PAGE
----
Oak Tree
Image source: Oaktree Capital.

A falling stock market is tough for all investors, but for investment management companies like Oaktree Capital (NYSE:OAK), it can be devastating. Because many investment managers get compensated based on assets under management and performance, a down market can slash earnings potential and scare investors away from investing their money. That's one reason why even giants like BlackRock (NYSE:BLK) have seen their stocks fall lately, and coming into Oaktree Capital's fourth-quarter financial report, investors expected a big decline in revenue and earnings. Oaktree's results reflected the tough market environment, but the company remains optimistic about its future prospects. Let's take a closer look at how Oaktree Capital has done over the past quarter and whether it can fight back against a harsh market.

Reading the leaves at Oaktree
Oaktree Capital's fourth-quarter results came in slightly weaker than most investors were expecting. When you use the calculation method for revenue that Oaktree utilizes to calculate adjusted net income, total segment revenue of $212 million was down more than 20% from year-ago levels, far worse than the 12% drop that those following the stock had thought they'd see. Adjusted net income for Oaktree Capital Group declined by almost half to $49.6 million, and Oaktree's earnings were $0.26 per Class A share. That met the consensus forecast but was down more than half from the year-ago quarter.

Looking more closely at the numbers, Oaktree saw signs of the pressure on the financial markets. Assets under management of $97.4 billion were up 7% since the end of 2014 but down 3% over the past three months. Distributable earnings fell by a dime to $0.55 per share, but Oaktree celebrated a record amount of gross capital raised for 2015, totaling $23.1 billion. Still, Oaktree's measure of its bottom line in economic terms worked out to an economic net loss of $29.1 million, or $0.27 per share.

Most of the declines in earnings came from three related headwinds. First, management fees fell more than $6 million during the quarter, and Oaktree said that liquidations of closed-end funds were the primary cause for the drop. Second, incentive income fell more than $20 million, because incentives tend to be tied to market performance, and the markets mostly performed badly during the quarter. Finally, investment income dropped $28 million as Oaktree did a poorer job in generating returns on its fund investments.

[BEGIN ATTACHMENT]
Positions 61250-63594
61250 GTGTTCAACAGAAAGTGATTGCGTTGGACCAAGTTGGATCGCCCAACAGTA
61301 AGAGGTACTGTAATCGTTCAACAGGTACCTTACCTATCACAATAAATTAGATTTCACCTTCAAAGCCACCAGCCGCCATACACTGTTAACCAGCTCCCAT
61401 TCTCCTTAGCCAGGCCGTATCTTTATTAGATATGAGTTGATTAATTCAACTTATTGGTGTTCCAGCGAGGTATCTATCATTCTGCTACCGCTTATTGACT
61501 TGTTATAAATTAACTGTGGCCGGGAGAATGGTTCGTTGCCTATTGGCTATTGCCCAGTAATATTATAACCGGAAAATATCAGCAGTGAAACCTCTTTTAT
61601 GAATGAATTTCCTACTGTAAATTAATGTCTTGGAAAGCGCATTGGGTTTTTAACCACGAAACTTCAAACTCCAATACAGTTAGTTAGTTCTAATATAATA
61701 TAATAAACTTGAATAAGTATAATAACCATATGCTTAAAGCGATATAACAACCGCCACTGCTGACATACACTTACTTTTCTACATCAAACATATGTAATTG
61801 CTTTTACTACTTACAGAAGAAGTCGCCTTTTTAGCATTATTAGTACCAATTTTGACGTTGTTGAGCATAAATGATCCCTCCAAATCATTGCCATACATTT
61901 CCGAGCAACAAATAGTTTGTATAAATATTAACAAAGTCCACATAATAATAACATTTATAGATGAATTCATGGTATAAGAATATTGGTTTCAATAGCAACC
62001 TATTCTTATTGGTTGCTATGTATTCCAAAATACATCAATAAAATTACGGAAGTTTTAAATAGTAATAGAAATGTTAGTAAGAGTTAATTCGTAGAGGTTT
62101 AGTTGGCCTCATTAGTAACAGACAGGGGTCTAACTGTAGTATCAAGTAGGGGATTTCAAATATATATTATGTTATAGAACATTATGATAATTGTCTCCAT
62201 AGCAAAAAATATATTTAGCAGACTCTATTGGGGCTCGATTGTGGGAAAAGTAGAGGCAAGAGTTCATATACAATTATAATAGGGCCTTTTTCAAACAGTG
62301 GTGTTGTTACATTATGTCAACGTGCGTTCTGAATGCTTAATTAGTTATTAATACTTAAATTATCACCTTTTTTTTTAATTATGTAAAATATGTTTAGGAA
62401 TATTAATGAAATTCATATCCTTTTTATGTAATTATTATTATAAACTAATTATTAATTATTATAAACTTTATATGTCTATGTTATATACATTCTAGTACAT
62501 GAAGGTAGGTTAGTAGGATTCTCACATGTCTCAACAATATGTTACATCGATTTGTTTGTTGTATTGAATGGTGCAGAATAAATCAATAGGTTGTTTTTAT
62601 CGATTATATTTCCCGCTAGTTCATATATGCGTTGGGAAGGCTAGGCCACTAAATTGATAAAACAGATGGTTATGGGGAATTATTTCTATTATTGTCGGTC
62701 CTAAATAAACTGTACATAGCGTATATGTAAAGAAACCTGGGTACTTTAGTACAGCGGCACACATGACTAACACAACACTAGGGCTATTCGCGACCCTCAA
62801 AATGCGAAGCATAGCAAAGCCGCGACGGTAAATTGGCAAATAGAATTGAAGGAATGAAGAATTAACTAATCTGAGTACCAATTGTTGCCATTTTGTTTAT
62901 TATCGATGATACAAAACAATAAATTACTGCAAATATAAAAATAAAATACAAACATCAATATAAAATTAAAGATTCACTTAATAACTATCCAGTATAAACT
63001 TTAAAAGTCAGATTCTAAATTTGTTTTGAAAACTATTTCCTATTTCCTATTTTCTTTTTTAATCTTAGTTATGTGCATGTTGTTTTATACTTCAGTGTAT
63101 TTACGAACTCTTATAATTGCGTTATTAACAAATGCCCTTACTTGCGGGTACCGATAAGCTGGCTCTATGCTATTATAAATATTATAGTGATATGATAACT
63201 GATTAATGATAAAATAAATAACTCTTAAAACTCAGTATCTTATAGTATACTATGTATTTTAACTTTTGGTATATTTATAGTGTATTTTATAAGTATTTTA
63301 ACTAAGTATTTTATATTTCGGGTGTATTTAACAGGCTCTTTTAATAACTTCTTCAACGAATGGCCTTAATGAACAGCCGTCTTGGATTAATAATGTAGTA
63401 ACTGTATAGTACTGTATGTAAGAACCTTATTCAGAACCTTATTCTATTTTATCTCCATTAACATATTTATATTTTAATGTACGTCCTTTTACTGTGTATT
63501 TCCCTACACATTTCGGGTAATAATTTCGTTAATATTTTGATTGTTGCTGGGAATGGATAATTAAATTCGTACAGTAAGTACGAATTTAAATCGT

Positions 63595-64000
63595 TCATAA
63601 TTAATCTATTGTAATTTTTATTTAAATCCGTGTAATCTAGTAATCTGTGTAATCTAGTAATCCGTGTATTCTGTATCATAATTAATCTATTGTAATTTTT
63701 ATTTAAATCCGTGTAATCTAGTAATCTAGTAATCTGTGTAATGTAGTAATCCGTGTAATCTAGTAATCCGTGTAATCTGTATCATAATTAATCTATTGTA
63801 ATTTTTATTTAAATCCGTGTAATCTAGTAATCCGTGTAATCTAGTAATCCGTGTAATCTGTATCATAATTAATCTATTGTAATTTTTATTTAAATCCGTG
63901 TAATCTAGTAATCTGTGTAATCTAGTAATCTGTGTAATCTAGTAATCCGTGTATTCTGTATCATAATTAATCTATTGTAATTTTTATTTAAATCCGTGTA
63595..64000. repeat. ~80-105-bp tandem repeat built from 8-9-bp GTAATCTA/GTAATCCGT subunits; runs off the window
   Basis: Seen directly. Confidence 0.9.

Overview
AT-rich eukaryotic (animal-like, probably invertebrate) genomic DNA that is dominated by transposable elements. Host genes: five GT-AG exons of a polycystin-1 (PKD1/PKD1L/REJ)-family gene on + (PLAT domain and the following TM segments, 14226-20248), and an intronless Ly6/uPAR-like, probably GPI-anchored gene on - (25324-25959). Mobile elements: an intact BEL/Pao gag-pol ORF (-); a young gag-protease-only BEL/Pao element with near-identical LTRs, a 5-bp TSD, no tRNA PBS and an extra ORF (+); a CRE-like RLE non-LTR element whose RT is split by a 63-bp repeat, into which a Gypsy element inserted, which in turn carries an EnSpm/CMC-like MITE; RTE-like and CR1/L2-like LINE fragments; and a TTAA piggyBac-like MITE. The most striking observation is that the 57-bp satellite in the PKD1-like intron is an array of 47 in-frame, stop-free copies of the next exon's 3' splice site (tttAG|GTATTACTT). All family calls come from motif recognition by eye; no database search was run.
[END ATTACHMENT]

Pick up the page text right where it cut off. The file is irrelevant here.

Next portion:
CEO Jay Wintrob took Oaktree's results in stride. "The volatile and challenging investment environment did not diminish our ability to raise a significant amount of capital in 2015," Wintrob said, and Oaktree noted that it has plenty of available funds to tap in order to find better investments in the future.

What's ahead for Oaktree Capital?
In particular, Oaktree sees the market drop as a chance to take advantage of some promising values. In Wintrob's words, "We are very well positioned to take advantage of the growing number of investment opportunities in our core areas of expertise across distressed debt, corporate debt, control investing, and real estate."

Times of distress in the markets have often turned out to be times of maximum opportunity for Oaktree. As co-founder and Chairman Howard Marks wrote in his January letter to Oaktree clients, "The market does not have above-average insight, but it is often above average in emotionality. ... [C]ontrarianism is built on the premise that we should generally do the opposite of what the crowd is doing, especially at the extremes, and I prefer it."

Oaktree also has an advantage over passive-ETF leader BlackRock and other companies that focus less on active investing, in that Oaktree has more of an opportunity to shine. BlackRock's ETF-tied assets will rise and fall with the market and with investor sentiment, and it has less opportunity to demonstrate an ability to outperform the markets because so much of BlackRock's assets are linked to passive indexes. By contrast, Oaktree can take periods like these to find ways to outperform, and if it does, it will set the stage for greater incentive and management fees in the future.

Oaktree Capital shareholders seemed satisfied with the results despite the sizable declines in profits, and the stock traded slightly higher following the announcement. If Oaktree can execute on its strategic plans for 2016, then things could look a lot brighter when the market starts to move higher again.

Editor's note: A previous version of this article incorrectly characterized segment net revenue and misstated overall adjusted net income. The author and the Fool regret the error.

Dan Caplinger has no position in any stocks mentioned. The Motley Fool recommends Oaktree Capital. Try any of our Foolish newsletter services free for 30 days. We Fools may not all hold the same opinions, but we all believe that considering a diverse range of insights makes us better investors. The Motley Fool has a disclosure policy.